The USWNT had just put the finishing touches on the most lopsided beatdown in the history of the World Cup when Fox Sports analyst Rob Stone put his foot into his mouth in the name of sportsmanship.
After Alexi Lalas correctly pointed out that the U.S. women were right to keep their collective foot on the gas pedal, Stone claimed it was disrespectful for them to continue to try and score goals with the result in hand. The panel of Kelly Smith, Heather O’Reilly, Ariane Hingst, and Lalas all agreed he was wrong.
“I understand your point, but this one was done,” Stone said. “This got humiliating at some point. It just became an exercise in target practice for the United States.”
When Lalas asked Stone what he would’ve preferred, he replied, “You know what I want them to do? Pull it back. Knock it around.” No!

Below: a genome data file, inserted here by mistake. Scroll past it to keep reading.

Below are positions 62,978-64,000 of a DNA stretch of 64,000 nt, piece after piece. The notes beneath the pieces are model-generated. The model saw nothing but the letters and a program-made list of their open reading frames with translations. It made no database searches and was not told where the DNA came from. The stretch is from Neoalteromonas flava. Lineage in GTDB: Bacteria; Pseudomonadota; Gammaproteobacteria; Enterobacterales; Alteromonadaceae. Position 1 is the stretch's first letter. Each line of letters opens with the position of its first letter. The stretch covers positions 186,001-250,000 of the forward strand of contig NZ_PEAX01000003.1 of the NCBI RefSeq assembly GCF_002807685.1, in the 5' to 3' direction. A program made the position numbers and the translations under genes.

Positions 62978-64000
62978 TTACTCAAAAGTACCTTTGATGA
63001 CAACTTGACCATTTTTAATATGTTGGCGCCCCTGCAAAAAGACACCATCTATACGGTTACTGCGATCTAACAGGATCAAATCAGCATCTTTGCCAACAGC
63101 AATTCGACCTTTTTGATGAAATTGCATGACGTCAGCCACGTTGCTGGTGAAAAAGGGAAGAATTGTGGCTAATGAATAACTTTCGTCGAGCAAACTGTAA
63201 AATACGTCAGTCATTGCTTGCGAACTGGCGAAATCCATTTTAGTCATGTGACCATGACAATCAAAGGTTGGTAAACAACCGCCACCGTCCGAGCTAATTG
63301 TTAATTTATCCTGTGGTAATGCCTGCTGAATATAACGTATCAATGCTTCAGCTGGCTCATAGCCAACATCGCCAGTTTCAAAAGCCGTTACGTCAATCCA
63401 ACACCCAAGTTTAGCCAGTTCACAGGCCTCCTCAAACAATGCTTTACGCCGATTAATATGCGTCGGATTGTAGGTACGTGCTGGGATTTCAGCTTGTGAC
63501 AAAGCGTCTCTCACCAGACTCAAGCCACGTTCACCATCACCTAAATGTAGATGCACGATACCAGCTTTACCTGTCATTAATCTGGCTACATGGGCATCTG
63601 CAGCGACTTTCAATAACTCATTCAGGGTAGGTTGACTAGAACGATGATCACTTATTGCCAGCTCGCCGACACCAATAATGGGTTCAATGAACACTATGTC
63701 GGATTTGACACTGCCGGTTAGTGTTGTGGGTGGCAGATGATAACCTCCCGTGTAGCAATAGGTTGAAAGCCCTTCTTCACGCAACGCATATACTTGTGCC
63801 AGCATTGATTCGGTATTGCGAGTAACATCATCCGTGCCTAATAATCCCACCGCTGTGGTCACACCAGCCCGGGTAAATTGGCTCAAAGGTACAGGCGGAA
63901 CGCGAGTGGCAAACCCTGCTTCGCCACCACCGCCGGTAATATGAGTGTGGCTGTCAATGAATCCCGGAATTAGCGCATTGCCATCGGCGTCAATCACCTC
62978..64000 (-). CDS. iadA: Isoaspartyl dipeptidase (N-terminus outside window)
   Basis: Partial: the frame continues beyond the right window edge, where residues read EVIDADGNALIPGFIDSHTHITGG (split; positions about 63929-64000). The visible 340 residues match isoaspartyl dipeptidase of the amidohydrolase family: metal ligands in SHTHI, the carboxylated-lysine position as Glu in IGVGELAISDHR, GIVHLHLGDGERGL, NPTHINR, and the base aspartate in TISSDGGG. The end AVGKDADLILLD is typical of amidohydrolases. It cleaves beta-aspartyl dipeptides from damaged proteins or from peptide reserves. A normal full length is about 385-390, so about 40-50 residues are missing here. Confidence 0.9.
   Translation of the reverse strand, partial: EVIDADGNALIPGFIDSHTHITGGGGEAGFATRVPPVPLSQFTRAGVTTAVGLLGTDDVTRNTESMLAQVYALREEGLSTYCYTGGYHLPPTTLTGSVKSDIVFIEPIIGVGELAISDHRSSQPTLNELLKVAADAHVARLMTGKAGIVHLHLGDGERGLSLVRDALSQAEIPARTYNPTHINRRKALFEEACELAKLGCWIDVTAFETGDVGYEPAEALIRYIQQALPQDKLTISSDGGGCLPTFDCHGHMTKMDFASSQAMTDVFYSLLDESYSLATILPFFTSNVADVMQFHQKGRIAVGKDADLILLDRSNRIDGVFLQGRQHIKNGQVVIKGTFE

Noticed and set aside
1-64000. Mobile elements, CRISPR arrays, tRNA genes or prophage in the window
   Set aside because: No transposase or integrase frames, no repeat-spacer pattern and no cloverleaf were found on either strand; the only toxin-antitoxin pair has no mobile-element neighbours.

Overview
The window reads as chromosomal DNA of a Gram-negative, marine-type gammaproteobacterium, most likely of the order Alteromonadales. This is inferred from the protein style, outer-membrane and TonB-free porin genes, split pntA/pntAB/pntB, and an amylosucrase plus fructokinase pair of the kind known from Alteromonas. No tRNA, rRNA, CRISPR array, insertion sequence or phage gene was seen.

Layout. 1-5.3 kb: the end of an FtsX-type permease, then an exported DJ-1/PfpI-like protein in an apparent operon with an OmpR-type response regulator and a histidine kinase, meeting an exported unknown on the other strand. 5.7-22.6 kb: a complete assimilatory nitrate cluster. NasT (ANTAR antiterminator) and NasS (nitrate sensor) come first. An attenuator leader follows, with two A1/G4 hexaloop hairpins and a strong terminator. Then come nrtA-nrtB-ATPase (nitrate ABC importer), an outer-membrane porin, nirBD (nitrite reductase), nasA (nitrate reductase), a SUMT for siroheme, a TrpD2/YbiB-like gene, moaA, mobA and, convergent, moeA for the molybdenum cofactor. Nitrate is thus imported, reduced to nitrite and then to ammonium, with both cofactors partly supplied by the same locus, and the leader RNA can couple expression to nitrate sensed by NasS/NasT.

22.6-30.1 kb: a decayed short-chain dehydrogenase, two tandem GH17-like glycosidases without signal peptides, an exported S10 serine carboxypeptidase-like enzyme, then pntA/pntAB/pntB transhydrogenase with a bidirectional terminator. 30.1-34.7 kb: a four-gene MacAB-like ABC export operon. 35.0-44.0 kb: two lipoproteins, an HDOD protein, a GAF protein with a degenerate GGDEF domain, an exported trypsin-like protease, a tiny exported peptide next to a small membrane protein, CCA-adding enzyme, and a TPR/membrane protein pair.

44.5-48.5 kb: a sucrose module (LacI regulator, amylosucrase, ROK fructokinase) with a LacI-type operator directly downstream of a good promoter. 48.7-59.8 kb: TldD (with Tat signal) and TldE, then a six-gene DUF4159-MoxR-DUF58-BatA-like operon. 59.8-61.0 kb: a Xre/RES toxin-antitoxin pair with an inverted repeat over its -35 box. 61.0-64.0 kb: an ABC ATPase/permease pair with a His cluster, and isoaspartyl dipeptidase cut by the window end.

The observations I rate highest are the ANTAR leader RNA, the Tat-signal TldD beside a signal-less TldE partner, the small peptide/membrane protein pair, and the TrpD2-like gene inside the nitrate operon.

The U.S. has every incentive to keep scoring, because goal differential could decide who finishes first in Group F. The U.S. and Sweden—who knocked out the USWNT at the 2016 Olympics—are the likely teams to finish first and second in their group. If they tie head-to-head, goal differential would determine who has to play Canada or the Netherlands, and who gets to play the second-place team in Group B. That’s worth the effort.
While the USWNT sealed the game rather early, every individual player still needed to play well to compete for starting jobs and playing time. When substitutes Carli Lloyd and Mallory Pugh entered the game, they didn’t go at half speed. They took advantage of their opportunities, in hopes that they could play in the more consequential matches down the line.
Also, it’s fun to score goals.